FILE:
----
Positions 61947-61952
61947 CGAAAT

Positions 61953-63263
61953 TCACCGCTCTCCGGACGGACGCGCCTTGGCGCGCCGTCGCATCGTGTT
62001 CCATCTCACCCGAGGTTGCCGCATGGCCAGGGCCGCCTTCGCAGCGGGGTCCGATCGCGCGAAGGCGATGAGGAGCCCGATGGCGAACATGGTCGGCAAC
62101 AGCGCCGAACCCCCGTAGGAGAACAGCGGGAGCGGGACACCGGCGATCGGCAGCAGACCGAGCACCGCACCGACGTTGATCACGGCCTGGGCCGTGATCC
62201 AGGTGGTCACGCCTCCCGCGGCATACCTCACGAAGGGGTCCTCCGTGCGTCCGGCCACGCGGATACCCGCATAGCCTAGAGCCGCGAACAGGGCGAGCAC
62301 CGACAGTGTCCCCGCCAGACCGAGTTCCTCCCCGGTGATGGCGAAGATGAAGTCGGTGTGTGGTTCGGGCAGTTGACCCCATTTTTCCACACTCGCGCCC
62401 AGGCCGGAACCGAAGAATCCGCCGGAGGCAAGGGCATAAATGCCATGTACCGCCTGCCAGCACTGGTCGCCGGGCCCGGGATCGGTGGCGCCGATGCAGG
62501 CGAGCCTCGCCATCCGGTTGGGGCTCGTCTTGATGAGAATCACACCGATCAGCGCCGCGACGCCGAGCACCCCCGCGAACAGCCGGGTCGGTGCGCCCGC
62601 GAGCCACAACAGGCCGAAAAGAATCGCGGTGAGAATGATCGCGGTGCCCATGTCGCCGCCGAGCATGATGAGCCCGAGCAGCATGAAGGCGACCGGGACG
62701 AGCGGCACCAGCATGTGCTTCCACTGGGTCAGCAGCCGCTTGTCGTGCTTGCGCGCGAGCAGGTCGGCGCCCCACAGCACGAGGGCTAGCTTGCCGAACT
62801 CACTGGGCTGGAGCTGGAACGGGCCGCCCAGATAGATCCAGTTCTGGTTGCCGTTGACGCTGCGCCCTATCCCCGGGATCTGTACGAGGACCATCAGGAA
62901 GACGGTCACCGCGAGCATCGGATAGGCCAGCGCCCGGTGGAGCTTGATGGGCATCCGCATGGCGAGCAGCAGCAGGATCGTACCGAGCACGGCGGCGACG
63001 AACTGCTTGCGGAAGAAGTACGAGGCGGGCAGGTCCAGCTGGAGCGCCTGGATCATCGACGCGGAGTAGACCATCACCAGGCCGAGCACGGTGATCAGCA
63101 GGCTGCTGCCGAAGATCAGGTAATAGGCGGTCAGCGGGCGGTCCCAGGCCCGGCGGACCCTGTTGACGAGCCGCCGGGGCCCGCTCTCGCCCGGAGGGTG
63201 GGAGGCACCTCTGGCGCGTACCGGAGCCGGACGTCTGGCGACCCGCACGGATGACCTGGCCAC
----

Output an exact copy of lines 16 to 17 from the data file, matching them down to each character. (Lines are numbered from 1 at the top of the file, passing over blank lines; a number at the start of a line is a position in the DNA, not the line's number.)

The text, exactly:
63101 GGCTGCTGCCGAAGATCAGGTAATAGGCGGTCAGCGGGCGGTCCCAGGCCCGGCGGACCCTGTTGACGAGCCGCCGGGGCCCGCTCTCGCCCGGAGGGTG
63201 GGAGGCACCTCTGGCGCGTACCGGAGCCGGACGTCTGGCGACCCGCACGGATGACCTGGCCAC